When we started work on High Fidelity, I emailed composer Tom Kitt about his score. It was clear that each song was in the voice of one of Rob's rock gods, including a Beatles song, an Indigo Girls song, a Ben Folds song, an Aretha Franklin song, you get the idea. But I wanted to know if Kitt had particular songs in mind when he was writing, the way the Grease guys obviously did. Within half an hour, Kitt had emailed me back an amazing list of all the real songs that inspired the High Fidelity songs. Again, I made mix CDs for the actors and band, and I uploaded my High Fidelity "Source Rock" Chart to our website.

I also did a Source Rock list for Return to the Forbidden Planet...

I've always hated the (relative) barbarity of auditions. As playwright James Kirkwood once said, "The audition system, especially for musicals, is the closest thing to the Romans throwing the Christians to the lions. It really is brutal." I agree. To make it a little less intimidating, early in New Line's history, I started accumulating Audition Tips, and soon after, I posted them to our site. I've been told by both actors and teachers alike that they're very helpful. I hope so!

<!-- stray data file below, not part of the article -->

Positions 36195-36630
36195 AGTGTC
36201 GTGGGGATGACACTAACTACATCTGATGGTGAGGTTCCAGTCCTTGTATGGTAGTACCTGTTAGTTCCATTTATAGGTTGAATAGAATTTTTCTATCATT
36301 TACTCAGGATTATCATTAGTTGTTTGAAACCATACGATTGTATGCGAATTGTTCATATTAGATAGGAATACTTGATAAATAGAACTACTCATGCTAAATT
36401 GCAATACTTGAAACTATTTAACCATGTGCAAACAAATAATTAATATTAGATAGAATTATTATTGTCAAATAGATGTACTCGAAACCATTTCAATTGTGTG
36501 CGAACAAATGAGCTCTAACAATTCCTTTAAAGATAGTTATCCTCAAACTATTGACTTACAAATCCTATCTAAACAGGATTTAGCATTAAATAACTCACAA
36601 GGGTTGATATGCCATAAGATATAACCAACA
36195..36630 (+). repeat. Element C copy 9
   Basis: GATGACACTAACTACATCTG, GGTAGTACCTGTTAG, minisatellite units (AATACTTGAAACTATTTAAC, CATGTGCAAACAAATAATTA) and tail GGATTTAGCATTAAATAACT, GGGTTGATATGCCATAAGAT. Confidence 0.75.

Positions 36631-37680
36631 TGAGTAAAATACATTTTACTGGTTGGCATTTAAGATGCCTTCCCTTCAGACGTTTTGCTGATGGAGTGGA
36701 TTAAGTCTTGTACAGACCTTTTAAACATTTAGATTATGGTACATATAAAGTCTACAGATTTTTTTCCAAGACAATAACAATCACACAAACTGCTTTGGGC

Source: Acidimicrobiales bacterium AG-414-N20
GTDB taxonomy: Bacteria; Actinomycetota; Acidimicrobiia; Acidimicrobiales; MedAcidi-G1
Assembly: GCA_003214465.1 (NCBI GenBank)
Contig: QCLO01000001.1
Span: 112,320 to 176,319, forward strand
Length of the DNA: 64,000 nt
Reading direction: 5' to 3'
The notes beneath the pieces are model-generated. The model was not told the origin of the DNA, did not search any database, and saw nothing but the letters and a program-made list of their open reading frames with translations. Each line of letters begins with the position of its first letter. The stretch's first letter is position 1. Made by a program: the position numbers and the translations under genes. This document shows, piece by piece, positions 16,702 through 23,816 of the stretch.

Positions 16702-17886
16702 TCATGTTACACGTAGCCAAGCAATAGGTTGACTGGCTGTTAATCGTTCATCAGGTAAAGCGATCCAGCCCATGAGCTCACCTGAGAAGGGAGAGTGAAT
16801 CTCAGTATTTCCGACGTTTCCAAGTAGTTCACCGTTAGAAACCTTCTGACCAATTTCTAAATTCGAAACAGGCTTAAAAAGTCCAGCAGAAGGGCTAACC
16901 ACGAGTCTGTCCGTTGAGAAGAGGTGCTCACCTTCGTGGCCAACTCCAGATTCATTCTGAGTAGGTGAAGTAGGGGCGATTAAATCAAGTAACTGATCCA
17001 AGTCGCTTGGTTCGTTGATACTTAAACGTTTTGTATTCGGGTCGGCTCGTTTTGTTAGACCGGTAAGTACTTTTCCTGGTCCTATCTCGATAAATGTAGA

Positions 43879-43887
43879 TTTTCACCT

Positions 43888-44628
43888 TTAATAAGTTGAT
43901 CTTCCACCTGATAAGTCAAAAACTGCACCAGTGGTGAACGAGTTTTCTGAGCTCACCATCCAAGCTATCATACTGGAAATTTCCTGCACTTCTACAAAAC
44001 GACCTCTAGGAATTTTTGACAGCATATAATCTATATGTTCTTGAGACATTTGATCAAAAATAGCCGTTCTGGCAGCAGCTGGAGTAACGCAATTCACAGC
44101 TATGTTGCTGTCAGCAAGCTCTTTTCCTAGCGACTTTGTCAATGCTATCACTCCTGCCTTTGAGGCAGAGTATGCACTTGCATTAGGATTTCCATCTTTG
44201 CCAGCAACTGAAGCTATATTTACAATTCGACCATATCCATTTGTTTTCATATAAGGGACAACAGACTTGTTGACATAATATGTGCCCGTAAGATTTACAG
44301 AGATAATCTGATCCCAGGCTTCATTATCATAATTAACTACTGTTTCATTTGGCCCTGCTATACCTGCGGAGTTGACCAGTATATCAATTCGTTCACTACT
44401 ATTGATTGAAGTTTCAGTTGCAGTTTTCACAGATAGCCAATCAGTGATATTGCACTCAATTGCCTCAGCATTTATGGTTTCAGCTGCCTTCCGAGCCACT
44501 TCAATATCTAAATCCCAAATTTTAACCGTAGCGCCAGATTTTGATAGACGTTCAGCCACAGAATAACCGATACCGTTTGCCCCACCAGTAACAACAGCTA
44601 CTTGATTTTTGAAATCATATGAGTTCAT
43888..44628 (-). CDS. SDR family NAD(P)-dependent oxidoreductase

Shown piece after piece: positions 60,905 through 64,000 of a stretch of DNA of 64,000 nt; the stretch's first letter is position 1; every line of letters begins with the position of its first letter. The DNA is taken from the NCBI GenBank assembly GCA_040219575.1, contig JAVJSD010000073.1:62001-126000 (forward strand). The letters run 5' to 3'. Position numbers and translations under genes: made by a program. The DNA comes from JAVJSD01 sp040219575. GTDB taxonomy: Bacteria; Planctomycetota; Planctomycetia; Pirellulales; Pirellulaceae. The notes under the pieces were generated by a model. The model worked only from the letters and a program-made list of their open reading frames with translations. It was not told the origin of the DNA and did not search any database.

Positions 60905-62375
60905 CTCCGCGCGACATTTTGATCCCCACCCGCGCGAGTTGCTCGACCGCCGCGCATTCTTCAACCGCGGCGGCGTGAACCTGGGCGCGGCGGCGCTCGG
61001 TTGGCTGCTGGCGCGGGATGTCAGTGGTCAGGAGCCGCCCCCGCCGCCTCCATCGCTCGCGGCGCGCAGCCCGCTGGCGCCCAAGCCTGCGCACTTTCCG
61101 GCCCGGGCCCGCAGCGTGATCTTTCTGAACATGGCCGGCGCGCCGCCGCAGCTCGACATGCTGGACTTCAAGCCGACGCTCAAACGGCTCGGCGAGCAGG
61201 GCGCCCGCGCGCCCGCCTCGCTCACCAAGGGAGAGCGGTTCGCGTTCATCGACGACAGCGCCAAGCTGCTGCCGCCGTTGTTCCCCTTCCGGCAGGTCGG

I started my blog, The Bad Boy of Musical Theatre, on January 1, 2007. The reason was clear from the start. I had always devoured every behind-the-scenes book on musical theatre I could find, so I was determined to create a real-time, behind-the-scenes chronicle of every show New Line produces, to give students, audience members, and everybody else a real look at our process, the easy parts and the difficult parts, the successes and the failures. It's something I would have killed for this as a 17-year-old drama kid.

In between shows, I decided to blog more generally about the art form, sometimes as fanboy, sometimes as public intellectual, sometimes as creative explorer. But after seven or eight years of blog posts, I realized it would be hard for people to find my posts that weren't directly related to shows (for which you could use the dates to find them). So I started a subject index for my blog, and I've been told it's very helpful

A sampling of topics: under the general heading of Musical Theatre, there's Terms and Definitions, The End of Rodgers & Hammerstein, Meta-Musicals, The New Golden Age of Musical Theatre, The Neo Musical Comedy, The Neo Rock Musical, The New Movie Musical; as well as topics like Respect for Musicals, Acting in Musicals, Choreographing a Non-Dance Number in a Musical, Directing Musicals, Emotion in Musicals, The Lie of Escapism, Musicals and Shakespeare, Musicals and Star Trek, Musicals and Storytelling, Adult Language, Audiences, Auditions, Comedy, The Hero Myth, and Silence.